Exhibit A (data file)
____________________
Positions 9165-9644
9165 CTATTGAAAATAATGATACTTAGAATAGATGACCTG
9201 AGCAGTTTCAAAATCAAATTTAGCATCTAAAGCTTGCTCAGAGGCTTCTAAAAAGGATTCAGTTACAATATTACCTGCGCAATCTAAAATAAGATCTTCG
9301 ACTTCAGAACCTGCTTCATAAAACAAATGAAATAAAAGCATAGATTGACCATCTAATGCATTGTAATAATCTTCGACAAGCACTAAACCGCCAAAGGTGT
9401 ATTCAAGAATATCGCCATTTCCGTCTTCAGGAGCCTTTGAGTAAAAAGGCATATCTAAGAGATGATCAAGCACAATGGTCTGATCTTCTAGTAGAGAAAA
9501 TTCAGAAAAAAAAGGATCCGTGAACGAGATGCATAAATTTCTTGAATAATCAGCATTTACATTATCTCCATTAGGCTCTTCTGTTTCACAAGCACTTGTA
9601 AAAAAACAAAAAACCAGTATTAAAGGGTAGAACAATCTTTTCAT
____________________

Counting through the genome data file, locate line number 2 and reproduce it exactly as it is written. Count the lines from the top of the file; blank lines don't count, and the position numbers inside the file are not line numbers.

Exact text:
9165 CTATTGAAAATAATGATACTTAGAATAGATGACCTG